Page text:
“We have no money to fight hydro so we’ve got to fight back with words and with words we can fight back. By telling the truth about what really is happening in these communities.”
– Gerald McKay, Fisher Grand Rapids, MB
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In Manitoba, residents in the southern community of Winnipeg have benefitted from effort to harness the raw power of those Northern flowing rivers. The surging torrents of water have plowed through dams releasing countless watts of electricity for a growing populace. Lights, motors, machines and, of course, computers depend on these outlets to thrive. Dam power as the champion of ‘clean’ energy is typically recommended as one of the chief replacers of the insidious fossil fuel depots. 
One slight problem: the land and people situated at the other end of the hydro-power train are enduring a wide diversity of suffering and developments that have degraded communities. Flooding caused in the wake of the dams damage burial grounds, trapping trails and medicinal tracts on which Indigenous people have endured for hundreds and even thousand of years. Once upset, this complex mix of social, environmental and cultural cohesion starts to unravel adversely impacting generations to come. 
Enter Wa Ni Ska Tan. This group is a mix of researchers in academic institutions and community members in these affected communities who forged alliance based on respect for hydro-impacted communities, the high level research the impacts have had on nature and on Indigenous communities, and as a force for social and environmental change. 
The group has had annual gatherings at various locales in Manitoba. The last annual gathering took place at the University of Winnipeg from November 8 to November 10, 2019. That event included visitors not only from Manitoba First Nations, but from similar communities across Canada as well as regions around the world, including Latin America and South Asia. 
This episode of the Global Research News Hour hopes to delve into some of the dynamics of hydro development, not only from the direct experience of the people on the front lines, but from the role of major investors and corporations profiting in ways not spelled out in popular messaging.
In our first component, Karleen Keeper, Leslie Dysart, and Dr. Ramona Neckoway provide a preview of life in the communities of Tataskwyak Cree Nation, South Indian Lake, and Nisichawayasihk Cree Nation respectively.
In our next installment, Senator Mary Jane McCallum, one of the keynotes, expands on her beliefs of hydro-impacts aligning with other colonial initiatives such as residential schools to essentially erase the identity of Indigenous people.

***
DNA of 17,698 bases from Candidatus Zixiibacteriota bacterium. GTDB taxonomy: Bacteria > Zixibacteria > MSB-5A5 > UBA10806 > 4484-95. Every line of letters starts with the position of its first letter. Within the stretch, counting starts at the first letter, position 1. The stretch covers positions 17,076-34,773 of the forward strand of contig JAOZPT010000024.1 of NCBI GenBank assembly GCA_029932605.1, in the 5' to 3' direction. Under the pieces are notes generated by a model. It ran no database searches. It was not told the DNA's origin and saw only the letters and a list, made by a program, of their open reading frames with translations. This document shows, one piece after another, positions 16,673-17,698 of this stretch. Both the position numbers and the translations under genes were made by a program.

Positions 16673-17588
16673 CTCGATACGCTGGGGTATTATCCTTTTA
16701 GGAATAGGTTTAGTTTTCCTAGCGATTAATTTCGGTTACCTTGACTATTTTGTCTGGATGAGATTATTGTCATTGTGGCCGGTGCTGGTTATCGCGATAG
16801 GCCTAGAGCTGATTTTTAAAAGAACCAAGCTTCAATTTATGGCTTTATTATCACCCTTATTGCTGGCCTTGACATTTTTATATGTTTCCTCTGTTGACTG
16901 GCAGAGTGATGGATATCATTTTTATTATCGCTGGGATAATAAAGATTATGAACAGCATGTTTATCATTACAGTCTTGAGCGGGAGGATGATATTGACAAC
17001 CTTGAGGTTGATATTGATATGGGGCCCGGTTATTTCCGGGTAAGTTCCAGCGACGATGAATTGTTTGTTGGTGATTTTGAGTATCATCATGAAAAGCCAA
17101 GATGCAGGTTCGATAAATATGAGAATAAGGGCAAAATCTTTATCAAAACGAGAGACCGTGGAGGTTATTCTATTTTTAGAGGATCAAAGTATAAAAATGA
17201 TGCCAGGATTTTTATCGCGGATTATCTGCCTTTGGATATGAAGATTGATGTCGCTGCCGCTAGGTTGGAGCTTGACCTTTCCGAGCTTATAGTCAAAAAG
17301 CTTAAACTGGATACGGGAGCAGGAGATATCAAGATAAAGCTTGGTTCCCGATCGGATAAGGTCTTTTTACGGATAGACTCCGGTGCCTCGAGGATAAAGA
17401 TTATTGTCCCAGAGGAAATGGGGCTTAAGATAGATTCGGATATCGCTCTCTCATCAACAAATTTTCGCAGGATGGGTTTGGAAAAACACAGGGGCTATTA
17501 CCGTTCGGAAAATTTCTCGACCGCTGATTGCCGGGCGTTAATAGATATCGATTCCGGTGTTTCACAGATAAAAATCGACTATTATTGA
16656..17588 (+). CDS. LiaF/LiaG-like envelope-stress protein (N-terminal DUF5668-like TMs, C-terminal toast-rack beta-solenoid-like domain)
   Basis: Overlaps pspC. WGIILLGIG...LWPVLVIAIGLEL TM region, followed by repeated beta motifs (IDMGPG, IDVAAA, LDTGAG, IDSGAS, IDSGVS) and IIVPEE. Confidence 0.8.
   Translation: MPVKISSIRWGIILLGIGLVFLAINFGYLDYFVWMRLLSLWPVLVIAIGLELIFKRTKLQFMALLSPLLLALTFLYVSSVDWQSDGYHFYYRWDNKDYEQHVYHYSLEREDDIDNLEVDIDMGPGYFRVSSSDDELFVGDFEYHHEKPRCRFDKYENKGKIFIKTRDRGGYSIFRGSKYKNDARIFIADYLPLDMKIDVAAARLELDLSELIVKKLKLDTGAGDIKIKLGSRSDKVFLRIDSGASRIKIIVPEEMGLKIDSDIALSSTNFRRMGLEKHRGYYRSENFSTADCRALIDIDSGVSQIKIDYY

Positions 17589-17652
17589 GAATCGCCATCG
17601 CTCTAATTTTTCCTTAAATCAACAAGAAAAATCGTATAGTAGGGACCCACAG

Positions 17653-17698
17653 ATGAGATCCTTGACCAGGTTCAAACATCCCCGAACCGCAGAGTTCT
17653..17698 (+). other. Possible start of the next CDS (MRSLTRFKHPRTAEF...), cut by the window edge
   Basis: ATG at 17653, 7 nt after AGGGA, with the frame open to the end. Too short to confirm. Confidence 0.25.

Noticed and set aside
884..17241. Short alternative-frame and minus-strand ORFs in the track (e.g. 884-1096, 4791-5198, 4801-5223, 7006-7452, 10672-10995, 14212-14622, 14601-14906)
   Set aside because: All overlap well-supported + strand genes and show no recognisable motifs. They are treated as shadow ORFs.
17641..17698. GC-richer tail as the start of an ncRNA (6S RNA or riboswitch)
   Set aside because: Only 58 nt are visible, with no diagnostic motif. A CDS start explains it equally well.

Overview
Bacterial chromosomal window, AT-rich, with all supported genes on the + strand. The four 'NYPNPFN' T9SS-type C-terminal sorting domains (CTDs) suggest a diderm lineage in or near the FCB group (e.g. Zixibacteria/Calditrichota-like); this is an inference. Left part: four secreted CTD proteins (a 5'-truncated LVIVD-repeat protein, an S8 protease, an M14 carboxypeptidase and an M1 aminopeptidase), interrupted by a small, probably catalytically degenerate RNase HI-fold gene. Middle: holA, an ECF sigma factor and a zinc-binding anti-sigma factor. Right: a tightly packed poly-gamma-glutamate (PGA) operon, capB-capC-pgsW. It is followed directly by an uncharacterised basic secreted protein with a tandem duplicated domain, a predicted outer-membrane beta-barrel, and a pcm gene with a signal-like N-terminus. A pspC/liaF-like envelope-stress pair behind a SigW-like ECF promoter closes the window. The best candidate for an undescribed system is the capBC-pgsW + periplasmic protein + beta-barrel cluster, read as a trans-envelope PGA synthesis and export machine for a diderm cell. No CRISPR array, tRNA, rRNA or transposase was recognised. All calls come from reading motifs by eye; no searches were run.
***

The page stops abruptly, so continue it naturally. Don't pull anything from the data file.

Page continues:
Then we get perspectives from two Latin American countries: Isabel Cristina Zuleta Lopez from Colombia and Elisa Estronioli from Brazil about the impacts of hydro-power in their communities.
Finally, we get a more in depth conversation with keynote speaker Dr. Deepa Joshi about the forces operating even on the scientific level to corrupt a process of research and activist capacity initiatives springing from water-energy policy, sanitation, irrigation and other policies.
Karleen Keeper is a youth coming from Tataskwyak Cree Nation.
Leslie Dysart is from the Community Association of South Indian Lake. He also sits on the Executive Community and on the Research Steering Committee of Wa Ni Ska Tan.
Ramona Neckoway, PhD is a Professor from the University College of the North, and comes from the community of Nisichawayasihk Cree Nation. She also sits on the Executive Community and on the Research Steering Committee of Wa Ni Ska Tan.
Senator Mary Jane McCallum is a citizen of the Barren Lands First Nation in Brochet, Manitoba. She went to Guy Hill Residential School in The Pas, and then trained as a dental assistant, dental nursing, dental therapy and ultimately Doctor of Dental Medicine. She worked as a Regional Dental Officer from 1996-2000. She has spoken to vast communities about the residential school experience. She was appointed to the Senate of Canada in 2017.
Elisa Estronioli is an activist representing Brazilian Movement of Communities Affected by Dams.
Isabel Cristina Zuleta Lopez is an activist representing the Columbian collective Movimento Rios Vivos.
Deepa Joshi, PhD is a Senior Research Fellow at Coventry University. She is a feminist political ecologist whose work analyses shifts in environmental policies and how these restructure contextually complex intersections of gender, poverty, class, ethnicity and identity. She leads several bilateral projects in South and South East Asia and Africa and she currently coordinates two longitudinal projects on the themes of environmental justice and climate change in the Eastern Himalayas and in the Eastern Gangetic Plains (India, Bangladesh and Nepal).
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- Richard Heinberg (2003), pg. 149, 150, ‘The Party’s Over: Oil, Water, and the Fate of Modern Industrial Societies’, New Society Publishers